Musgrove has been here three years in a row and still hasn’t put it together. He’ll get far more support than usual in San Diego this year, though. Gausman and Smyly were small-sample size champions in San Francisco last year, both showing improved velocity and greatly improved strikeout rates. I’m not at all sure Smyly will stay healthy in Atlanta, but if he just holds on to half of his 3-4 mph velocity spike, I bet he’ll be quite effective.
James Karinchak - 55th in Top 300 - 105th in NFBC - 97th in Yahoo
Edwin Diaz - 61st in Top 300 - 81st in NFBC - 82nd in Yahoo
Ryan Pressly - 93rd in Top 300 - 122nd in NFBC - 108th in Yahoo
Trevor Rosenthal - 99th in Top 300 - 164th in NFBC - 161st in Yahoo
Giovanny Gallegos - 136th in Top 300 - 293rd in NFBC - 231st in Yahoo
Mark Melancon - 155th in Top 300 - 279th in NFBC - 212th in Yahoo
Tyler Rogers - 198th in Top 300 - 646th in NFBC - N/A in Yahoo
Pete Fairbanks - 206th in Top 300 - 476th in NFBC - 3% drafted in Yahoo
Everyone loved Karinchak last year, but who is willing to take him as the No. 1 RP this year? I think he’s the right choice, though I’ve usually been able to make him the fourth or fifth reliever off the board. Control is an issue, of course, but he’s pretty much unhittable and he’s in a great situation for a closer on an Indians team that’s both pretty good and won’t score a ton of runs.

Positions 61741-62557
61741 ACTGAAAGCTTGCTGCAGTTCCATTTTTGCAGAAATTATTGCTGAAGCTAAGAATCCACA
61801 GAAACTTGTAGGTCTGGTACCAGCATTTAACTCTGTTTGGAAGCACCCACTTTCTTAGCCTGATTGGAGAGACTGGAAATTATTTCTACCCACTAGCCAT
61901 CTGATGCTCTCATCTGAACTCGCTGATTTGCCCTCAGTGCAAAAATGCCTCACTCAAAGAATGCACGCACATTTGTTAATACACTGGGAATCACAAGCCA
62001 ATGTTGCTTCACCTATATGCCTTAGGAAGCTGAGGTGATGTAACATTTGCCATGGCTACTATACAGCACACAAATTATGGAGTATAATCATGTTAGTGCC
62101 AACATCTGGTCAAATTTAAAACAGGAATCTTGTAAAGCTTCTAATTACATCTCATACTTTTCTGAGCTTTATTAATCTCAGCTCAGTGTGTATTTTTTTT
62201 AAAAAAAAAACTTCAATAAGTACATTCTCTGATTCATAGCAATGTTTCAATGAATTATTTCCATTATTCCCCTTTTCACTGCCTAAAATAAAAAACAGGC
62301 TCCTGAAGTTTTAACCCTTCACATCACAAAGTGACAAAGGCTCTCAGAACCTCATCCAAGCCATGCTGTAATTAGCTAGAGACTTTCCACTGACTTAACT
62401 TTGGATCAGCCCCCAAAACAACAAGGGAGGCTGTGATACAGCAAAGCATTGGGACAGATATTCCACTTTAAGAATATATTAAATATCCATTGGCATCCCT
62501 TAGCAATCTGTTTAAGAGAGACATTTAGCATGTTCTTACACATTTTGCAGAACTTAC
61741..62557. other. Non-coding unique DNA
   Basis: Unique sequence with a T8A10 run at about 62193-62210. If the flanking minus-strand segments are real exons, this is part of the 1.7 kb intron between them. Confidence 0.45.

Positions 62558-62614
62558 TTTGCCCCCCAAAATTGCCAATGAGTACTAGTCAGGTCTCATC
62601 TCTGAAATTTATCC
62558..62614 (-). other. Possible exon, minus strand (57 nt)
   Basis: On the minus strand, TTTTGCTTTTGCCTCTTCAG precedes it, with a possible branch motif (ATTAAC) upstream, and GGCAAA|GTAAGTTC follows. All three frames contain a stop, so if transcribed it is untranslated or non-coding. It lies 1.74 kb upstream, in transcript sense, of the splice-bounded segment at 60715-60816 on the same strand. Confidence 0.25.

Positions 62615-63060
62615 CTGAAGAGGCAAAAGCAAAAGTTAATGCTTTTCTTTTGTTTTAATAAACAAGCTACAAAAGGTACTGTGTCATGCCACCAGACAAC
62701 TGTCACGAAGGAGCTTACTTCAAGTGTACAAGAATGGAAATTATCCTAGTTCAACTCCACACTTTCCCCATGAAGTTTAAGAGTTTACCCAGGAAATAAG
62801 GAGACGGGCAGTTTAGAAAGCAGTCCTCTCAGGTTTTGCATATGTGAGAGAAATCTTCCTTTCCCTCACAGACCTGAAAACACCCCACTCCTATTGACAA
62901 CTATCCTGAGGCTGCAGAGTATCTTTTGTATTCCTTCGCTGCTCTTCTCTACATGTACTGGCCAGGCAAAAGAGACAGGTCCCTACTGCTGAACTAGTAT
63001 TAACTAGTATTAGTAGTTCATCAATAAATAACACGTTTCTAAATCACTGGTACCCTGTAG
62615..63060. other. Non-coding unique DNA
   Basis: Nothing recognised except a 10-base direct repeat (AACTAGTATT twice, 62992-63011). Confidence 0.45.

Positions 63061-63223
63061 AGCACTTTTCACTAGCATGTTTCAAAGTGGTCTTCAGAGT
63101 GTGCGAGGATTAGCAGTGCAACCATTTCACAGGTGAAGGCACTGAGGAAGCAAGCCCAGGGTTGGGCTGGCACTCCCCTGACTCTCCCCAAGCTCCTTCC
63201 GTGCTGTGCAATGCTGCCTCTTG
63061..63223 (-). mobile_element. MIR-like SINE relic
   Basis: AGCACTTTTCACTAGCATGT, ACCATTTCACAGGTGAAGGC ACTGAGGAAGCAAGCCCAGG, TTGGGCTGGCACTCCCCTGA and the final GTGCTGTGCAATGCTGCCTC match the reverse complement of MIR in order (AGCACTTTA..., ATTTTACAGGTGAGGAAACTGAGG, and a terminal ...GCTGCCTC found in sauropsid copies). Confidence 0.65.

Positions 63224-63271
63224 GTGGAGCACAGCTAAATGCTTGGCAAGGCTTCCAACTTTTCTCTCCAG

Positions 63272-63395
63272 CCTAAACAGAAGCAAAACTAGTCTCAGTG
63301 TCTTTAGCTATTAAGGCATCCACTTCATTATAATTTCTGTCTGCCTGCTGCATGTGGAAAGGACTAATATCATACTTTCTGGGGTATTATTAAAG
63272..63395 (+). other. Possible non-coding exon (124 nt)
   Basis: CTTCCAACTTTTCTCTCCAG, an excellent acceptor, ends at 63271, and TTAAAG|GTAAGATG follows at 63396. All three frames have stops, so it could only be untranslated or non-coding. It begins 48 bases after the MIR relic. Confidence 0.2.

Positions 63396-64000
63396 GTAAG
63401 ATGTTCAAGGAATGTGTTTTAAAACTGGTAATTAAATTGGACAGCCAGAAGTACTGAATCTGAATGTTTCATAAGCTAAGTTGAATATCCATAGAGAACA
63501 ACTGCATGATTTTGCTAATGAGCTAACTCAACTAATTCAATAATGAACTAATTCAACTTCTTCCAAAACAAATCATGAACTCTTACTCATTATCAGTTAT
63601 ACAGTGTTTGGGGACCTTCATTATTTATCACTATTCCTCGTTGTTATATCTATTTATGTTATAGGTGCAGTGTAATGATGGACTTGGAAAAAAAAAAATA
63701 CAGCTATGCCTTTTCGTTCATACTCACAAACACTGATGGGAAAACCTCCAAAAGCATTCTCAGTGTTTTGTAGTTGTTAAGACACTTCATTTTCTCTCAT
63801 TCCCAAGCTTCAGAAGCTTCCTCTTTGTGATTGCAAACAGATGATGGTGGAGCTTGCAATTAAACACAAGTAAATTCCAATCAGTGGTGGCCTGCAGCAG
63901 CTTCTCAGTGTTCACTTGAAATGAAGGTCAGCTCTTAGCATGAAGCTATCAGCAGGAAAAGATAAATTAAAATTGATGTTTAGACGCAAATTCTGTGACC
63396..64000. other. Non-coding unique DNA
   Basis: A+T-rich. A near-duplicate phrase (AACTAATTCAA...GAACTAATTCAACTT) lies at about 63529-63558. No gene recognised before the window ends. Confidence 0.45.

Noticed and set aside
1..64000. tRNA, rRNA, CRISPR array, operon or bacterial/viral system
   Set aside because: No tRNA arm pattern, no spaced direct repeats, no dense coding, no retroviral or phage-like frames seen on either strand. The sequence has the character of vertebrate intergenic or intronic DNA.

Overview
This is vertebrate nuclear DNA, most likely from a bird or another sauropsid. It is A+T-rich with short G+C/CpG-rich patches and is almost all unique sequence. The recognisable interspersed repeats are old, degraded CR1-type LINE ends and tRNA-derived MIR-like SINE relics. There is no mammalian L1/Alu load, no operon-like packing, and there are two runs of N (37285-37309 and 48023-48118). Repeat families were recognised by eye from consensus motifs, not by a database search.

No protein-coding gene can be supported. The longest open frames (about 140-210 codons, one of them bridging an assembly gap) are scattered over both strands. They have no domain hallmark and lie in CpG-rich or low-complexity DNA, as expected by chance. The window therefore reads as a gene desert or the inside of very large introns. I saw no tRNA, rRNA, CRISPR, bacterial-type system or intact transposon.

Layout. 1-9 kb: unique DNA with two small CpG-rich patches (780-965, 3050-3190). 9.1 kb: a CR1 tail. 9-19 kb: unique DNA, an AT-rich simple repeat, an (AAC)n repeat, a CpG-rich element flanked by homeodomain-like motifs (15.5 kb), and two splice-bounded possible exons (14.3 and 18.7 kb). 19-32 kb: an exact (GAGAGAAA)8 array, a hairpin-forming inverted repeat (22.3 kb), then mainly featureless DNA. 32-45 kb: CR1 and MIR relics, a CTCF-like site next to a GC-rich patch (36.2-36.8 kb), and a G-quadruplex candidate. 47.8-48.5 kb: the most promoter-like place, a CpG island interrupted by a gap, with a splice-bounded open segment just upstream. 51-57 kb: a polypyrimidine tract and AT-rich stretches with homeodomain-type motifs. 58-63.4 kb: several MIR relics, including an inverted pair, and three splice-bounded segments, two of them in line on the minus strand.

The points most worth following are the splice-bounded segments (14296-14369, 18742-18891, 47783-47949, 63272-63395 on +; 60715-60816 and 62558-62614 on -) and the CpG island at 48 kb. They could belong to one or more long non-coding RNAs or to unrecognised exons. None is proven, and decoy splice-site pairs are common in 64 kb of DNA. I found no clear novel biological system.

Both are inexpensive enough that it could work to pair Gallegos and Jordan Hicks. Many are hoping Hicks will run away with the job in St. Louis, but Gallegos has a nearly spotless track record the last two years (his one bad outing last year came in a game in which he strained his groin). He would be the safe choice for the team, at least initially.
The Padres didn’t promise Melancon anything when they signed him last month, but I think it’d make the most sense to keep him in the closer’s role and let Drew Pomeranz continue to do his thing as a setup man. We’ll see if that’s how it works out. The Giants could have Rogers and Jake McGee share the role initially. I’d bet on Rogers being the better reliever of those two, though it’s possible Reyes Moronta will outpitch both and claim the gig later. It’s hard to say what the Rays will end up doing, but I expect Fairbanks to be terrific and that could result in more saves as the year progresses.